Tue, January 25, 2011
China > Mainland

Belated confessions of former Red Guards(2)

2011-01-25 09:38:00 GMT2011-01-25 17:38:00(Beijing Time)  Global Times

A popular Cultural Revolution poster depicts Red Guards and their motto: "It's no crime to revolt and there's no guilt in rebellion." Photo: IC

Red Guards shave half the hair off "gangster" Li Fanwu. Photo: 1966, Memory of Our Generation by Xu Youyu

A Research Paper into Hunan Farming by Mao Zedong provides guidelines for Red Guards such as "we must correct the wrongs even if we may use excessive means" and "A revolution is not a dinner party. We must strike down all landowners and step on them." Photo: 1966, Memory of Our Generation by Xu Youyu

Red Guards amass in Tiananmen Square in 1966. Photo: www.zrcx.com

Shen himself publicly apologized on November 4 last year in a Southern Weekend cover story headlined "After 44 years, the Red Guards finally begin to apologize publicly."

It was the first Red Guard apology article ever published on the Chinese mainland and immediately sparked a mainstream media debate.

"I didn't do anything wrong. I didn't beat or hurt anyone," Shen said. "That makes people like me most susceptible to apologizing."

Where readers might have yearned for a more cathartic, reconciliatory experience, in fact the recipients of apologies seemed nonplussed by the whole experience.

"I don't remember Shen Xiaoke hitting me," said Cheng Bi, the 86-year-old former party secretary of Beijing Foreign Languages Middle School. "He was a good kid."

Guan Qiulan, a teacher from the affiliated high school of Peking University, was "surprised" by the visit of a dozen former students.

"I don't remember," he said.

Memory

This is a very normal reaction, according to Wang Youqin, an overseas researcher into the 1966-1976 Cultural Revolution and a former Red Guard.

"There's this tendency toward unconscious selective memory loss," Wang said.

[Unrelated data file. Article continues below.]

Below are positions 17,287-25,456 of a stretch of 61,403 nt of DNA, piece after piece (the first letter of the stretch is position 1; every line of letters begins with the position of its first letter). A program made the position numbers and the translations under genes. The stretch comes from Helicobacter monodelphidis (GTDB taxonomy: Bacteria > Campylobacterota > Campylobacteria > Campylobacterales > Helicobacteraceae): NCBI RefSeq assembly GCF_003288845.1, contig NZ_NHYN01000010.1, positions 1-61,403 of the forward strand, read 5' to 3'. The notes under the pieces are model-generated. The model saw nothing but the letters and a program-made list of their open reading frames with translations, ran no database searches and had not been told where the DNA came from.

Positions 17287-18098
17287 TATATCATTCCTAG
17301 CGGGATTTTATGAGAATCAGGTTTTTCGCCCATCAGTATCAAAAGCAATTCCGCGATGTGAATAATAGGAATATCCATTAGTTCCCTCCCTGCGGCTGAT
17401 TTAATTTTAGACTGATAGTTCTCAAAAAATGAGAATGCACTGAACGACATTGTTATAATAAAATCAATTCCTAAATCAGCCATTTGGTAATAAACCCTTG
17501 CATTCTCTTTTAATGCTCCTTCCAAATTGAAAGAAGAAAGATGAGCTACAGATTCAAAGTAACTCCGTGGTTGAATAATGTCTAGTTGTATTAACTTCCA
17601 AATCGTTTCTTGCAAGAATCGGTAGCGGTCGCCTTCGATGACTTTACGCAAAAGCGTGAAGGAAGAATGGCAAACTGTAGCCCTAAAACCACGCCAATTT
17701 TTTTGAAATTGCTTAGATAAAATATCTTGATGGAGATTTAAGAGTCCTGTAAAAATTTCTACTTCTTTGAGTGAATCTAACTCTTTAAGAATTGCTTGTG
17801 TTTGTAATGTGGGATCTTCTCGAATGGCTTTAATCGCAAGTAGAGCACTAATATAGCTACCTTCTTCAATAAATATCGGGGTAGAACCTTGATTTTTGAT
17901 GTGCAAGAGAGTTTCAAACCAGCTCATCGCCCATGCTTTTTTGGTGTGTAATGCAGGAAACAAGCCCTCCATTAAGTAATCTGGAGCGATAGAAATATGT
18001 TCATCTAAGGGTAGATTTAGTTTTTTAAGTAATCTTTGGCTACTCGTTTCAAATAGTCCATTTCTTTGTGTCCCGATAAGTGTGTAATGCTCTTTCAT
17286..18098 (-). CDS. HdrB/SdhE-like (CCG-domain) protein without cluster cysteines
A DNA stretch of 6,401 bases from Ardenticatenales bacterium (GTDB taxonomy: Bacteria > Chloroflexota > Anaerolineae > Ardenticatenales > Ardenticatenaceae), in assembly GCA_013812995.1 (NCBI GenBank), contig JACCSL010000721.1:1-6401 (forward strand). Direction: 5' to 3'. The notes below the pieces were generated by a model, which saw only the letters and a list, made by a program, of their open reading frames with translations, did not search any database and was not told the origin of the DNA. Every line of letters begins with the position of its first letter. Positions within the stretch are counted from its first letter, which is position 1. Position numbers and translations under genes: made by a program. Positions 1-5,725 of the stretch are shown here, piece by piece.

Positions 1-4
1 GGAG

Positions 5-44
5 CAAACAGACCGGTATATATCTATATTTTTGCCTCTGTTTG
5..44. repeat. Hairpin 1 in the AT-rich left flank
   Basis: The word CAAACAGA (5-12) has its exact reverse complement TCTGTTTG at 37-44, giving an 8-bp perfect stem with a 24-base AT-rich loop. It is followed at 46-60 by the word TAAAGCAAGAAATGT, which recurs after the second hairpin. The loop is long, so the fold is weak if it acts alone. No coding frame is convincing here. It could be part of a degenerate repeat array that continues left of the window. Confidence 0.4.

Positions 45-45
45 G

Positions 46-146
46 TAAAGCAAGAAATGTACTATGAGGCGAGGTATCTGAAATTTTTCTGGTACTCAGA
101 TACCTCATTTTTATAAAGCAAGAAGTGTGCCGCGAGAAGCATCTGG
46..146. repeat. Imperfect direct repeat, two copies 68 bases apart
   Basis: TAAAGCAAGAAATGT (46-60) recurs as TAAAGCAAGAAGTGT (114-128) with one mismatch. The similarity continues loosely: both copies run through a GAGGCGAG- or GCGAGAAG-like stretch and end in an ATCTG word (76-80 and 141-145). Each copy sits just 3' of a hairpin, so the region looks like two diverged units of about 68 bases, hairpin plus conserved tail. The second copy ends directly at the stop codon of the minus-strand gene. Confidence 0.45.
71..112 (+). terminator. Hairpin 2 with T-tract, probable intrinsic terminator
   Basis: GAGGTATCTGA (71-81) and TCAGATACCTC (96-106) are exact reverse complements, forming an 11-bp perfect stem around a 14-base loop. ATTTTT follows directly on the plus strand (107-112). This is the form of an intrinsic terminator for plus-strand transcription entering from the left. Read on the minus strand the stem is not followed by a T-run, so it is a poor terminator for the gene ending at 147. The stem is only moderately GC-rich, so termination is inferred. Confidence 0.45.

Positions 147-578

An example, Wang said, is victims cannot remember the lyrics to popular Cultural Revolution songs while Red Guards can often recall every word.

"Almost all the victims chose to forget rather than taking in the persecution they had been through."

This type of unconscious selective memory loss might also explain why victims rarely demand an apology from their tormentors, she believed.

There's also another kind of "selective forgetfulness," Wang said.

"For those agitators who actively participated in the violence and persecution, they tend to omit their own violence from their memories, not even mentioning the names of the dead," she said.

Shen's letter of apology moved his classmate Zhang Yongbing. He called Shen from his car at noon a few days after the letter first circulated on an alumni website.

He ended up crying and confessed his role in the death of Yao Shuxi, his study program director. He told the Global Times he dearly wanted to apologize to Yao, but knew he never could.

One winter evening when he was barely 16, Zhang participated in a denunciation meeting.

"There were 30 of us in the classroom and seven or eight participated in the beating," Zhang said.

"They made her wear paper hats, kneel down. She was punched and kicked. When she was half unconscious after almost an hour of torture, she was ordered to crawl out of the classroom.

"When she passed me, I … kicked her on the side of her body so hard … that she fell out into the sidewalk, outside of the classroom," Zhang's voice cracked on the phone.

"I didn't feel anything at that time, nothing still after hearing the news she hanged herself opposite my dorm the next day.

"I even checked her body with other curious students."

The guilt came later.

"Gradually I felt regret," Zhang said. "It was the most unforgivable thing I have ever done in my life and I will never forgive myself.

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